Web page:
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U of T's student weekly hires a public editor

Sophie Borwein, a PhD student in political science, is the first-ever public editor at "The Varsity" (photo by Geoffrey Vendeville)

“The Varsity” says this may be the first public editor for a Canadian campus newspaper

These are challenging times for journalism as politicians peddle “alternative facts” and good reporting is eclipsed by fake news.

“If there was ever a golden era of newspaper journalism, this isn’t it,” said Sophie Borwein, the first-ever public editor of The Varsity in a column in which she introduced herself to readers. 

Read Borwein's first article as public editor

Although the decision to hire a public editor was in the works for over a year and had nothing to do with recent controversies, The Varsity’s editor-in-chief says it was an opportune time.  

“I feel that student newspapers like The Varsity have an important role to play in setting a high standard of accountability to readers, especially given that trust in the media is currently low,” said Alex McKeen, The Varsity's editor-in-chief.

Borwein, a third-year PhD student in political science, is in charge of hearing readers’ complaints to ensure that the student weekly – with a student audience of 87,000 across all three campuses – always meets the standards of honesty, accuracy and fairness laid out in the paper’s code of ethics. 

She is believed to be the only public editor of a student paper in Canada. Even among major Canadian news outlets, there are few like her. Only The Toronto Star, The Globe and Mail, and the Brunswick News group have public editors, while CBC and Radio-Canada have ombudsmen, J-Source reported in a story about Borwein’s new job. 

Read a column by the Toronto Star’s public editor about Borwein’s appointment

U of T News met with Borwein at The Varsity’s office to hear about her plans as public editor and her thoughts on the state of journalism today. 

What makes a good public editor? 

Taking readers’ concerns seriously. I spoke to Kathy English about this recently, and she said it’s sort of like being a judge. You have to trust your instinct against the code you’re expected to be upholding, and then you have to make a decision. And you have to recognize that not everyone is going to be happy with it, but you have to stick to it.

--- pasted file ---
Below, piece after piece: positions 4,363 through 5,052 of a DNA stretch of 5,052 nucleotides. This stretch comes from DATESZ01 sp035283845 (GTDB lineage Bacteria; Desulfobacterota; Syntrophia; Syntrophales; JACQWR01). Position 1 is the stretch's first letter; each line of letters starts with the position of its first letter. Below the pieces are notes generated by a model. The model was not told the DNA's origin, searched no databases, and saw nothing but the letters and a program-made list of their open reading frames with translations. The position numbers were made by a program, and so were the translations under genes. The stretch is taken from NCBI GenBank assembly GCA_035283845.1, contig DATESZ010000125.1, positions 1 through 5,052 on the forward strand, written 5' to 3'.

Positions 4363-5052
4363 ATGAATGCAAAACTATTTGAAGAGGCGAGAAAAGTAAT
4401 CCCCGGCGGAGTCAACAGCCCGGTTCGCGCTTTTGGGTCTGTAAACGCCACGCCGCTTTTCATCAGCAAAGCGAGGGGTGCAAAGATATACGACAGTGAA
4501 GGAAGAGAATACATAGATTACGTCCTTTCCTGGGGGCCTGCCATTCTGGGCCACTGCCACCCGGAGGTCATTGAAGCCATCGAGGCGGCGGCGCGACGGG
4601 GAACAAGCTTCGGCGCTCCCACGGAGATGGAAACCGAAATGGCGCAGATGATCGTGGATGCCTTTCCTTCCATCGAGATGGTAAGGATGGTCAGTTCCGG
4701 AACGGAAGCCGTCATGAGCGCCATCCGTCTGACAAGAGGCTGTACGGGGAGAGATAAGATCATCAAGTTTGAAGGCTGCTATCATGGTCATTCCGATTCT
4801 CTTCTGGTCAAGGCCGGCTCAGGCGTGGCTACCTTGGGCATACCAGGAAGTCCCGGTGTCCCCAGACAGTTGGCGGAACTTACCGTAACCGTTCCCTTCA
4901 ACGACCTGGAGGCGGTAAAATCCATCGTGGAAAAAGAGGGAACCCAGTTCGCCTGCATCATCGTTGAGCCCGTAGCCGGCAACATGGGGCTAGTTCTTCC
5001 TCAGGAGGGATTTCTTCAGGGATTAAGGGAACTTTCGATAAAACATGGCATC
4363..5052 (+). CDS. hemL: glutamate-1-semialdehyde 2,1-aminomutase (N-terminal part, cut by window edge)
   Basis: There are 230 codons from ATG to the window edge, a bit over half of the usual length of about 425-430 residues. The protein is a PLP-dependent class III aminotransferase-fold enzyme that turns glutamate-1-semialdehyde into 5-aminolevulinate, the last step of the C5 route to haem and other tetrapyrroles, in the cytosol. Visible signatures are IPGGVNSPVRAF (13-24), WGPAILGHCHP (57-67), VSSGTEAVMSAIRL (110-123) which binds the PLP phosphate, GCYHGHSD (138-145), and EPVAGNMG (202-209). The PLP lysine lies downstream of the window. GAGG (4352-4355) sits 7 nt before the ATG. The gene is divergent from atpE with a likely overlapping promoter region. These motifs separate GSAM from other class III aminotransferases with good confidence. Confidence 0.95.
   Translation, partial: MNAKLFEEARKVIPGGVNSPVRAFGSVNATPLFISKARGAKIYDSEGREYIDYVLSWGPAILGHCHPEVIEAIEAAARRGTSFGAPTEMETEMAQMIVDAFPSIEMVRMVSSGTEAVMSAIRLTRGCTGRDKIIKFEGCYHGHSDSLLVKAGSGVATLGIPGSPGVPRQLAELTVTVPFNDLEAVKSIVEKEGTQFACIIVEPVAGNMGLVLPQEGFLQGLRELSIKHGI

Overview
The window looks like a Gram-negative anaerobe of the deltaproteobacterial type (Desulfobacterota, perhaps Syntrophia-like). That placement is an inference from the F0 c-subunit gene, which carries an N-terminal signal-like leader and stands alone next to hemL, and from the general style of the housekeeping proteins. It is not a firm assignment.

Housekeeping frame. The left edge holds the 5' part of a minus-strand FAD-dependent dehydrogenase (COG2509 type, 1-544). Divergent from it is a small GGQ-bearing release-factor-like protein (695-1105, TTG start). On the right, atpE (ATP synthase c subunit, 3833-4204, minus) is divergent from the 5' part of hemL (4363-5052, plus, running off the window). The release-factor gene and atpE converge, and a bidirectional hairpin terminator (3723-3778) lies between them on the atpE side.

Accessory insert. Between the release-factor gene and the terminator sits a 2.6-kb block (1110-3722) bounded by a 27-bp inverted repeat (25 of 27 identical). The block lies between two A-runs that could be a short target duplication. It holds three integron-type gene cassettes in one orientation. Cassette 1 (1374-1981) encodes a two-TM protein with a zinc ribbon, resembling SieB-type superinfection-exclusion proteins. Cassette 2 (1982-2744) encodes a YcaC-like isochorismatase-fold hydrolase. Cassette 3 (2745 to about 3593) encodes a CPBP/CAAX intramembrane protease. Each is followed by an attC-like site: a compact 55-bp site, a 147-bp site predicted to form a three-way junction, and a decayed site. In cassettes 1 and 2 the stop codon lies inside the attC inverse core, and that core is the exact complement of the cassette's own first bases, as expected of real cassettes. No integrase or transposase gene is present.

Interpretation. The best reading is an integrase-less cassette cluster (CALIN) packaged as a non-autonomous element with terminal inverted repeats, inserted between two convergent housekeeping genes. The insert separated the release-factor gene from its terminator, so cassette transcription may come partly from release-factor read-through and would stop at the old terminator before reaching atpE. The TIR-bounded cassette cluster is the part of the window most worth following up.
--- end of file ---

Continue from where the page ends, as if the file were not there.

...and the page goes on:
Why do you think there was so much interest in your appointment? 

I think it's the timing. Everybody is grappling with the question of what to do about these scary trends in journalism. 

And for publications like The Varsity that have been around for a very long time that to me is its big advantage: the longevity, the consistency, the ability to show that over time you've upheld certain standards. I think this is just another piece of that. 

What do you mean by “scary trends?” 

The funny thing about this job is that The Varsity has been looking for a public editor for a while now so it wasn't a reaction to the most recent trends in the U.S. 

But, I mean, it's scary out there for media.

If you can have a press secretary who gets up there and says we have a different set of facts for you, I don't know what you do with that. 

And I don't know what you do with a candidate and now a president who has a different view of reality. It breaks every basic understanding of a journalist's role. I don't envy the media, in the U.S. in particular, which is grappling with this question of how helpful it is to keep calling Donald Trump a liar. 

There’s obviously been a lot of questions about whether it’s still helpful to call him out on all his lies in a toxic environment where readers are predisposed not to trust media outlets. Politicians can use that as further fuel to say it’s partisan reporting. 

Read more about some of the scary trends

In your first column for The Varsity, you said this isn’t exactly a “golden age” of journalism and that the public distrusts the media. Why is there this mistrust? 

First of all, I'd qualify that by saying what the evidence is showing is a lack of trust in the United States and actually more trust in Canada. It's not outstanding, but we're doing better in terms of why I think it's a complicated picture. 

I've seen some interesting data in the U.S., for instance, showing just how partisan the various news media sources are seen to be. If you're a Democrat, you may only read The New York Times, CNN or NPR. For Republicans, it's Fox News. 

And they think that each other's media can't be trusted so there's this really big polarization.
There are other worrying trends: fake news, Donald Trump. I think some of those trends are a bit more obvious in the U.S. 

As for Canada, I don't have a good answer for why we seem to have better trust. I'd like to think that having a good public broadcaster helps. 

What does your job at The Varsity entail? 

I will definitely be writing a column. We haven't quite figured out how consistently. 

I expect that as people understand my role better, more concerns people have will get funneled my way. I’ll be writing a column addressing those concerns like the columns by the Star’s public editor Kathy English or the [New York] Times’ Liz Spayd. 

Until then, for the next little while, I'd like to do a little bit of an education campaign in the sense of writing about what goes into a news story at The Varsity – where news stories come from, how we decide what's news, and who we talk to. 

The reason I'd like to do that is that I think most people don't always know, and there's sometimes confusion about the difference between a news and comment piece.